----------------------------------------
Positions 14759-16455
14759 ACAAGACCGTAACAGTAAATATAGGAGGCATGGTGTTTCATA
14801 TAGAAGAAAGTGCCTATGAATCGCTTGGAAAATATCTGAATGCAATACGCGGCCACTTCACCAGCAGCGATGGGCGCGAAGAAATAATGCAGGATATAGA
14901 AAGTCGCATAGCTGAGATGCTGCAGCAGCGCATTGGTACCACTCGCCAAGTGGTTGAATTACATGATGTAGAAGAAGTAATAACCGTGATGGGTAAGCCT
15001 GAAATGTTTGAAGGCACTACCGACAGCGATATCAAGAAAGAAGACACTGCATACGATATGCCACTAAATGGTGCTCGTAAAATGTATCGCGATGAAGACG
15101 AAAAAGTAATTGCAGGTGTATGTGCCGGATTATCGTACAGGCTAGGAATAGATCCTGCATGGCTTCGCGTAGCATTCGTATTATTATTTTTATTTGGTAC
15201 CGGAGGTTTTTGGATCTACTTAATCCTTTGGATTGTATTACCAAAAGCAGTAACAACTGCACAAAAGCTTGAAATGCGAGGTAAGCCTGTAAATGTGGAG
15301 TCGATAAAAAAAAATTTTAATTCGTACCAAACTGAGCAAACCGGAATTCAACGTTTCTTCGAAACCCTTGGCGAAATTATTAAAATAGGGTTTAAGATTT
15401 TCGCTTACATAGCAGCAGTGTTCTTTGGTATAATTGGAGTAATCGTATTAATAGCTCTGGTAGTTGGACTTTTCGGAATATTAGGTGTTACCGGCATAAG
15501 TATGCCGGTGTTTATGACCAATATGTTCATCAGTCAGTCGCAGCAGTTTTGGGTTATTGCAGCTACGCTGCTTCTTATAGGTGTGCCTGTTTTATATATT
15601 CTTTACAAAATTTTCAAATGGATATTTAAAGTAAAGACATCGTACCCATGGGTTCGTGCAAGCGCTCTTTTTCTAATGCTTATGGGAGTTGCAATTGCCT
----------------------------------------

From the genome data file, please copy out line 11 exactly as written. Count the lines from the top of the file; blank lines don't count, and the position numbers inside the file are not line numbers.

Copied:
15601 CTTTACAAAATTTTCAAATGGATATTTAAAGTAAAGACATCGTACCCATGGGTTCGTGCAAGCGCTCTTTTTCTAATGCTTATGGGAGTTGCAATTGCCT